I started reading Elizabeth Esther’s blog around this time last year. I don’t remember how I found her– probably by following a long trail of link-crumbs– but the second I stumbled into her talking about Michael and Debi Pearl and Victoria’s Secret panties, I was hooked. When I found out that she was writing a book, I knew I wanted it. When I found out that she was writing about her “escape from fundamentalism in search of faith with a future,” I knew it would be a book I’d need to read.
I was right.
I got it in the mail a few weeks ago, and I finished it by that night because I couldn’t put it down. Handsome (my partner) would try to ask me a question and I would just make a shushing motion and then read him a quote, mostly because I wanted to start running through the streets reading it out loud, but that would be crazy.
Fortunately, I have a blog, and I can run through the internet’s streets shouting about this book.
There were so many moments when I had to stop and cry because all I could think was I’ve been there, I know this, I know what this is like, this is what it’s like SOMEONE KNOWS WHAT IT’S LIKE.
When she described Sister Kathleen I thought of one of the women in my church-cult. She was bright, and vivacious, and she laughed as loud and as free as she wanted. She did her hair in fancy up-dos. She wore makeup. She came to church once wearing a slightly-shorter-than-knee-length chiffon skirt that scandalized the 12-year-old version of me, and yet . . . I wanted to be her. She was bright and lovely. She was my Kathleen.
She told of how she started seeing boys for the first time, the first time she had a crush, the first time she fell in love, and I remembered sitting in the Palm’s Grille with my first ever crush and he’s promising to write me letters and my heart is turning over in my chest because a boy just promised to write me letters, oh, what does this mean, could he be the one, no, don’t think about that you can’t give your heart away like this.
Then she talks about how her father forced her to resign from the positions she’d earned at school, and my heart stops. And I start crying. Because I know that feeling. I know the weight of that boulder crushing my chest. I wish it wasn’t something I could understand, but oh I do.
That is what Elizabeth captured. She took all those moments– all the heart-thrilling, heart-shattering moments– and wrapped them up in a book. She wrote a book about what she went through, but it is also a book about what we went through. There are burning-bright memories in the minds of every child who grew up in cultish fundamentalism, and they are so bright we flinch away from them, so gharishly vivid we don’t know how to put them into words.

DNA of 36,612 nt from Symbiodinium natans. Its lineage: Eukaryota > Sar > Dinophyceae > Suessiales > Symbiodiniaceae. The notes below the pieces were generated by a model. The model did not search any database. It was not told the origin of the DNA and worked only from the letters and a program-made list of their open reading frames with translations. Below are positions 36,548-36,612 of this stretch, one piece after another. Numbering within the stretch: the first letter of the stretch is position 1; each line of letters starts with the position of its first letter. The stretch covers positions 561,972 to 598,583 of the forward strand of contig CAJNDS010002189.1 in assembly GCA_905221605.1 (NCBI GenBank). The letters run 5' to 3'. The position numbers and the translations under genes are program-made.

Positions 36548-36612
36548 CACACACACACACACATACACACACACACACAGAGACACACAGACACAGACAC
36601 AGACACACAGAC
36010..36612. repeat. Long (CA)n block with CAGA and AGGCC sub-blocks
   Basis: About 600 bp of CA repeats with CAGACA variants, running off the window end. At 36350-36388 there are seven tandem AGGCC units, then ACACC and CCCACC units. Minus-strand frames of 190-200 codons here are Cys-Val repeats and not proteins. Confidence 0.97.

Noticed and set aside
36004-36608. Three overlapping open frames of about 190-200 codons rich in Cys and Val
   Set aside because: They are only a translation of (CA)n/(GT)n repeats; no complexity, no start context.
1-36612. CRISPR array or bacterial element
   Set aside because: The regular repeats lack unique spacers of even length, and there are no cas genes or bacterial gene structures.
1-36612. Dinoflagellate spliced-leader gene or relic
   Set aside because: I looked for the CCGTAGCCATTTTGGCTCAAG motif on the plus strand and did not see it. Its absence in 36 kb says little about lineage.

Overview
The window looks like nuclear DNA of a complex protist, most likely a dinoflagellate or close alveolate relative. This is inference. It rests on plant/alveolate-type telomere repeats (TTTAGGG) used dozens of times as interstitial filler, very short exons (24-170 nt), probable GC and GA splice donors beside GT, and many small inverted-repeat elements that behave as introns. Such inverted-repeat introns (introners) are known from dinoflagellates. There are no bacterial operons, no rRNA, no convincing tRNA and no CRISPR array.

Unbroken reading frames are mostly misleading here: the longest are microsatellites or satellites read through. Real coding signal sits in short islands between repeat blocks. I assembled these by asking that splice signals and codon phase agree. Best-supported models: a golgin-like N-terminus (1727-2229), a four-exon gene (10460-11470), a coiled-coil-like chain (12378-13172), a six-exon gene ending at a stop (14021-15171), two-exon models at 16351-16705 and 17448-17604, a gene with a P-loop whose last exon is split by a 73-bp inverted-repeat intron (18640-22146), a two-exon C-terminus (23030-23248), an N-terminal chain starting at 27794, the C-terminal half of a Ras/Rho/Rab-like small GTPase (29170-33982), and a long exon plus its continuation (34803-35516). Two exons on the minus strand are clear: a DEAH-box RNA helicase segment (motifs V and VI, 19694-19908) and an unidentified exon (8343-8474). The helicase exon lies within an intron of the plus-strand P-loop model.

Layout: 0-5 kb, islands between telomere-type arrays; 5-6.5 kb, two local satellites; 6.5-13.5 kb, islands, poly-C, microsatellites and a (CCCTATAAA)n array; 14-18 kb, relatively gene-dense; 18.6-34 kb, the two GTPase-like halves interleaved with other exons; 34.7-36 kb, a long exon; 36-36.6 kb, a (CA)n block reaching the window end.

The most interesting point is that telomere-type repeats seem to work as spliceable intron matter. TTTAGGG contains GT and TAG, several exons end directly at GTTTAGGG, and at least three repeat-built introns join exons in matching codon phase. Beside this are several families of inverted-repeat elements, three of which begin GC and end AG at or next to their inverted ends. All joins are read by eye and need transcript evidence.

She gave that to us. She gave us the words.
But the most wonderfully beautiful thing about what she’s written is that it isn’t just a book for us. I believe it could be powerful and healing for many of us, but it’s also for the not-us.
I’m looking across the living room at my partner as I read it, at my wonderful partner who loves me but doesn’t understand. It’s good that he doesn’t know this, that he doesn’t have to carry this, but there are times when he looks at me and his eyes are sad because I am at the dining room table trying to eat a grilled cheese sandwich and I can’t because I’m sobbing into my tomato soup because the pastor made a joke about spanking infants in the sermon that morning and all I can see are terrified baby eyes staring at me.
If you care about someone who grew up in a spiritually abusive church and you didn’t– you need to read this book. It’ll show you the way things probably were for them.
If you’re a pastor, you need to read this book, because it will open up an entire world of hurt and suffering and pain that is mind-bendingly difficult to understand unless you’ve been there. Elizabeth will take you there.
And she’ll show all of us what it looks like on the other side. The still-hurting, still-healing side, but also the getting better side.